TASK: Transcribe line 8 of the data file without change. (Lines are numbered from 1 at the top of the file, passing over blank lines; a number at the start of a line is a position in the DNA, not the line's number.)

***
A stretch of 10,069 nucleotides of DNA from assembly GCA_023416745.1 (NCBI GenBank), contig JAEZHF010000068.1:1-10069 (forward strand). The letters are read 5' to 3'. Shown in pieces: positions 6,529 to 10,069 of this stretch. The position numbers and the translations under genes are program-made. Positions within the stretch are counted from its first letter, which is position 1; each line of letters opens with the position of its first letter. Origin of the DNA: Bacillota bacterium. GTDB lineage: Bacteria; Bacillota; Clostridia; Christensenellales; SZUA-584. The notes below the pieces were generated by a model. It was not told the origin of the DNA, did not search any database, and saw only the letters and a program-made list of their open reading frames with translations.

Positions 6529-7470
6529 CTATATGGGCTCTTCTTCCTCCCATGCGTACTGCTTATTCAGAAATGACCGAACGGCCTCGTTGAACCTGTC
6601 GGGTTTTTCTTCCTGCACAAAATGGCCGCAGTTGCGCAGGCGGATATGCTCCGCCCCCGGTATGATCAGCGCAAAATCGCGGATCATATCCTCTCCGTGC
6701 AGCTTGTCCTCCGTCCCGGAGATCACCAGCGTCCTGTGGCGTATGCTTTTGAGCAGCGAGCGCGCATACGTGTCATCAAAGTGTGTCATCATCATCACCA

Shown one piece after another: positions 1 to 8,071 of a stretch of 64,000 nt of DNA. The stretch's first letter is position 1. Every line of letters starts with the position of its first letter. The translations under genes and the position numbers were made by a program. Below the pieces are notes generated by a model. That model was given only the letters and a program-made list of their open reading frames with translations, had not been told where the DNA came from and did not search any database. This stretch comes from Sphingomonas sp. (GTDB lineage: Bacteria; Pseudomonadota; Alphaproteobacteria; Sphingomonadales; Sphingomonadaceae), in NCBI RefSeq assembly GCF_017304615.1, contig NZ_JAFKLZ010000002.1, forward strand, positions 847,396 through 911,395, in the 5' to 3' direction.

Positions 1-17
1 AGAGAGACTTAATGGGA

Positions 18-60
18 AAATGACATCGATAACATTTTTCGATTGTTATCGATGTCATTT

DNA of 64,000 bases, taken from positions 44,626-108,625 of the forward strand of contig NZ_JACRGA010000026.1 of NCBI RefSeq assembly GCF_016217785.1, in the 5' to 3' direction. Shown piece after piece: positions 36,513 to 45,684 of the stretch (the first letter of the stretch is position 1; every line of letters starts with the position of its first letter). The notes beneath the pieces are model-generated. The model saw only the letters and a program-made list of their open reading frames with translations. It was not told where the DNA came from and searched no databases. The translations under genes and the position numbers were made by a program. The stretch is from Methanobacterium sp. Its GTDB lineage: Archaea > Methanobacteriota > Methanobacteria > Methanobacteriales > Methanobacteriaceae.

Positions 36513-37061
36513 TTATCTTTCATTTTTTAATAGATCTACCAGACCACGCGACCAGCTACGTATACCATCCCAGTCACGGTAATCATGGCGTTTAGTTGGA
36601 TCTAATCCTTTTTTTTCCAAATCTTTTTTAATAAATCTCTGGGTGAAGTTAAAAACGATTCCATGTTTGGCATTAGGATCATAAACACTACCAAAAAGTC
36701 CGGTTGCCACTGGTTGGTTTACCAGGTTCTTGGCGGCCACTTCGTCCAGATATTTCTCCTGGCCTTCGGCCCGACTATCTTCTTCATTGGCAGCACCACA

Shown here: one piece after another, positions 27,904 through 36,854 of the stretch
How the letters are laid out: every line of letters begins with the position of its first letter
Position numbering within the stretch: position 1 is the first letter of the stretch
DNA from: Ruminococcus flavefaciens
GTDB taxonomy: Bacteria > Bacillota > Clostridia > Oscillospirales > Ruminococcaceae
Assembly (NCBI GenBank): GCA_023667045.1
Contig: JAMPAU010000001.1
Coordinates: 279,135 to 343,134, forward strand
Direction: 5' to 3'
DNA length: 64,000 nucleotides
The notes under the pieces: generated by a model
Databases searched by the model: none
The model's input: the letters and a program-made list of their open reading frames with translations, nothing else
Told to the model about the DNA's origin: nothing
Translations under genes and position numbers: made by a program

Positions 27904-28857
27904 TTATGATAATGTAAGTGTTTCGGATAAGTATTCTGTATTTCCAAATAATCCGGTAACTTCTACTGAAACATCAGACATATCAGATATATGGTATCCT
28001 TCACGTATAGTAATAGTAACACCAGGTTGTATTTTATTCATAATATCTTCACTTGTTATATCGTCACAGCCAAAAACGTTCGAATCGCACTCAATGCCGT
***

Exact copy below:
1 AGAGAGACTTAATGGGA